Imagine how it might feel to be an educator at a school deemed “failing,” despite raising students’ performance dramatically. Unfortunately, that’s a reality for some of the nation’s most dedicated educators, especially those serving in historically marginalized communities.
That’s because many states and districts evaluate schools on the basis of how many students achieve proficiency standards on standardized tests rather than how far schools move students, regardless of where they start on the achievement spectrum. Schools serving students from disadvantaged backgrounds often come up short on proficiency metrics, even when they move their students further over the course of a school year than do schools serving students from more advantaged families.
Proficiency matters, of course. Achievement standards indicate if students are meeting grade-level expectations, if they should be considered for enrichment programs, and if they are prepared for college.
But school rating systems that consider both proficiency and student growth are far fairer to these schools. We can, and should, differentiate between a school with low achievement scores but high rates of growth and a school with low achievement and little growth.
The good news is that the federal Every Student Succeeds Act enables states to include growth in new school rating systems—and all 50 states and the District of Columbia have pledged to do so. But to truly serve students and close opportunity gaps, growth can’t just be added to the mix. It must be weighted heavily. Illinois, where growth accounts for two-thirds of core academic indicators, has pointed the way. So has Georgia, where growth is weighted at 50 percent, including 15 percent focused on narrowing achievement gaps.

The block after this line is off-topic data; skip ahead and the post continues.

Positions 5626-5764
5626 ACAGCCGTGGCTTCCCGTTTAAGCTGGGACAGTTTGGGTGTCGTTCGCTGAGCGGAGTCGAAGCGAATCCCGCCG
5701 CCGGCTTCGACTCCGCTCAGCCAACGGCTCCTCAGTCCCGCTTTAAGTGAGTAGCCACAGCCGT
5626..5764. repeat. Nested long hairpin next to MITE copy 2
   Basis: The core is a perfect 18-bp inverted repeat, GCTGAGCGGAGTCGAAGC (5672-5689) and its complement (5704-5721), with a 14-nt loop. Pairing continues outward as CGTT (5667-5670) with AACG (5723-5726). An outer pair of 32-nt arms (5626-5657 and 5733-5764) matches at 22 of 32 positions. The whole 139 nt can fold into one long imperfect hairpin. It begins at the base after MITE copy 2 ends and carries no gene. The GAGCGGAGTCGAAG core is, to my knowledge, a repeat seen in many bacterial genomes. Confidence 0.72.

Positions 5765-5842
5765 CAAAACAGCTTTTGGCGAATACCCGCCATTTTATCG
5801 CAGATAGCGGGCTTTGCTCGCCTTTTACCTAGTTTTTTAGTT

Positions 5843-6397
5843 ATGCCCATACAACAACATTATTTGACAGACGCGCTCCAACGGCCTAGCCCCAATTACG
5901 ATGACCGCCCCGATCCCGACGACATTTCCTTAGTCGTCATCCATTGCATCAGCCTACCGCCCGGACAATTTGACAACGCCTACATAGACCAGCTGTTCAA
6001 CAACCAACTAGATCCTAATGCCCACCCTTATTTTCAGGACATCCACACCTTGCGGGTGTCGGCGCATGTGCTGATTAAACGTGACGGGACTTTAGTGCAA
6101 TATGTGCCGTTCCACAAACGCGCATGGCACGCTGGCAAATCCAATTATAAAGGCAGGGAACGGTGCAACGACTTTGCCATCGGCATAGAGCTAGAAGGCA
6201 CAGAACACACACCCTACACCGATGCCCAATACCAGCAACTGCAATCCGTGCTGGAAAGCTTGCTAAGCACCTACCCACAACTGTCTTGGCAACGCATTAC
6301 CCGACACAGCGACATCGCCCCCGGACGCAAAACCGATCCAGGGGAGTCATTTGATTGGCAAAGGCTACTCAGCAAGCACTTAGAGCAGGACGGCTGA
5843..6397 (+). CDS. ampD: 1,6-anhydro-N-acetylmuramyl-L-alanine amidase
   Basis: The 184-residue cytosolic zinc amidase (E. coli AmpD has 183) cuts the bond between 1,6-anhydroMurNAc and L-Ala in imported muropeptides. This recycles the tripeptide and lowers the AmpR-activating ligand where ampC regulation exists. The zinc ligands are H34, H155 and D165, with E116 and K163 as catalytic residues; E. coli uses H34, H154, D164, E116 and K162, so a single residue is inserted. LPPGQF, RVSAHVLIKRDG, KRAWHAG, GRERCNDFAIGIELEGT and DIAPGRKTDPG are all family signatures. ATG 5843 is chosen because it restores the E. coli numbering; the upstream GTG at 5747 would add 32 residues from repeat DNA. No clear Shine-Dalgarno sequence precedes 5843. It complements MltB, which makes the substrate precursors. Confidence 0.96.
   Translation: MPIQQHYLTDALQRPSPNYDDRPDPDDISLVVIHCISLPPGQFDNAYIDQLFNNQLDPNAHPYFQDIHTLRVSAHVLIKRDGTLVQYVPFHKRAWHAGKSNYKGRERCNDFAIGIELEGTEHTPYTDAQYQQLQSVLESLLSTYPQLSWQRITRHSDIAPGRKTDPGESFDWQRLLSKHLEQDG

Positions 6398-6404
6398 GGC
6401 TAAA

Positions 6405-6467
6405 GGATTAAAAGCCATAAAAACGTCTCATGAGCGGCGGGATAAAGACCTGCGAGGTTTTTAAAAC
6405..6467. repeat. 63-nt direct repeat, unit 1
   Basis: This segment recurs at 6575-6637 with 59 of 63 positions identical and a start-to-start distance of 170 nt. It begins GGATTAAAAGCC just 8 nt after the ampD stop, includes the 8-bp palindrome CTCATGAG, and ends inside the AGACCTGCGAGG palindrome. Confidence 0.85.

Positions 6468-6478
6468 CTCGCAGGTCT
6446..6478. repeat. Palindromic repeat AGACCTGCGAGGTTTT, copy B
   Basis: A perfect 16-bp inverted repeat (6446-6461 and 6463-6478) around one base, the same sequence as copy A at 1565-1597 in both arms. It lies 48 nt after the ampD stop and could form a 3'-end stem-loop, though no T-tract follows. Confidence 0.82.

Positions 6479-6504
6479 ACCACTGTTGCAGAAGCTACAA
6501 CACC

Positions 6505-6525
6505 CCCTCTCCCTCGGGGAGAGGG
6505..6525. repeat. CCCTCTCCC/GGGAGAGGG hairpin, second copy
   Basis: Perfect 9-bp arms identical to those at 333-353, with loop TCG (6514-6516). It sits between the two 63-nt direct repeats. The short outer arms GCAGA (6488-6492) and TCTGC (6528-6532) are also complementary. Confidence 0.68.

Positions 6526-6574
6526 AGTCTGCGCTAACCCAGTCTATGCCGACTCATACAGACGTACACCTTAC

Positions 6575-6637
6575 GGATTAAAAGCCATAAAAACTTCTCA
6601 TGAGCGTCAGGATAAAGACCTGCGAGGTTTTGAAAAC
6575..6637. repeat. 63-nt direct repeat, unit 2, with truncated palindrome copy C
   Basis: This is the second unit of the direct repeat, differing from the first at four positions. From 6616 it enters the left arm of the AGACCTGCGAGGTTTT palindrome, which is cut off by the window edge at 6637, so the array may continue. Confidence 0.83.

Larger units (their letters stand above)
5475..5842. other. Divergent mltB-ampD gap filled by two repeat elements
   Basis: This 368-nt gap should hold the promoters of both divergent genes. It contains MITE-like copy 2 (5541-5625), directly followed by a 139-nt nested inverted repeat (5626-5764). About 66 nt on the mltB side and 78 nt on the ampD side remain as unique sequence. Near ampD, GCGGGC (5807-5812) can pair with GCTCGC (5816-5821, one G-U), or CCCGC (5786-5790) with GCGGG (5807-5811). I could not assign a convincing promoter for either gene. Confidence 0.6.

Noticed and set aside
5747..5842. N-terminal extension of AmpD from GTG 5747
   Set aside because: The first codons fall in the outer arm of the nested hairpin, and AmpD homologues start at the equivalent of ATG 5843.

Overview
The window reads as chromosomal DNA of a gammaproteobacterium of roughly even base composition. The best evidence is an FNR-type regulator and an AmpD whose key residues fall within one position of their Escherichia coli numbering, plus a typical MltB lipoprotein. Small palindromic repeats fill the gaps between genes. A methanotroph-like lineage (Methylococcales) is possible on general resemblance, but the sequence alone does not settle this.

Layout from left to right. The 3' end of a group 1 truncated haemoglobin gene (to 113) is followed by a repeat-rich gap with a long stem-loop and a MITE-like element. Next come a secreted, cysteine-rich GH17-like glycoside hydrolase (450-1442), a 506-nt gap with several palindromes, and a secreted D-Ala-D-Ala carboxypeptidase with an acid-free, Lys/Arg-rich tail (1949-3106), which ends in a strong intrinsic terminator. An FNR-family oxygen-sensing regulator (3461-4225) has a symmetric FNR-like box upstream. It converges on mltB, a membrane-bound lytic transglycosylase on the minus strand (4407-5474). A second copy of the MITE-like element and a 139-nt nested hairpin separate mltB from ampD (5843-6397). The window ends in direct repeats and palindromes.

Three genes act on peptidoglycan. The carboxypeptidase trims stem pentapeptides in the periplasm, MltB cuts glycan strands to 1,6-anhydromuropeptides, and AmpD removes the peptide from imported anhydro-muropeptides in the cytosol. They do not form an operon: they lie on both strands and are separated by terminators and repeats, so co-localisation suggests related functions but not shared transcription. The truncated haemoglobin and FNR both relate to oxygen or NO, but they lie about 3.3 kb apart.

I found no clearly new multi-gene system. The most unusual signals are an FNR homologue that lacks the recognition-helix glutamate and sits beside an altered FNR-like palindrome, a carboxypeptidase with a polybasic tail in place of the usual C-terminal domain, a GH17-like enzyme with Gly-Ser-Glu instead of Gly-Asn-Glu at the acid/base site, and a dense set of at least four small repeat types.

These steps signal a much-needed shift in the school accountability paradigm. A recent national study of 1,500 randomly selected schools by NWEA found that many schools with low achievement were at the same time producing average or better growth. Strikingly, this was true for 60 percent of schools where more than 90 percent of students were eligible for free or reduced-price lunches. Conversely, student growth in schools with few disadvantaged students varied widely, undermining the assumption that students educated in more affluent schools are learning at higher rates.
The study, Evaluating the Relationships Between Poverty and School Performance, confirms that growth metrics more closely reflect educators’ true contributions without introducing much bias based on the poverty-level of the students they serve, and provide a more accurate reflection of school performance. But as states incorporate student growth into new school accountability systems, they should not merely measure “growth” in the percentage of students achieving proficiency levels. Rather, they should measure how much students learn over the course of a school year.
Measuring within-year growth and having a school rating policy that appropriately weights growth and achievement gives effective teachers an incentive to work in disadvantaged schools. And when schools effectively grow students at a rate faster than the norm, they should be recognized and their best practices shared with similar schools that are not achieving the same results.
There is no magic wand that can instantly increase student achievement. The function of a school is to meet students where they are and help them learn a lot, year after year. When educators and the communities they serve have insight into how much, or how little, each student is learning annually, they stand a much better chance of helping students reach their potential, creating achievement levels that put students on the path for a lifetime of success.
— Chris Minnich
Chris Minnich is the CEO of NWEA, a national not-for-profit provider of assessment solutions based in Portland, Oregon.
This piece originally appeared on the FutureEd website. FutureEd is an independent, solution-oriented think tank at Georgetown’s McCourt School of Public Policy. Follow on Twitter at @futureedGU
Last updated November 1, 2018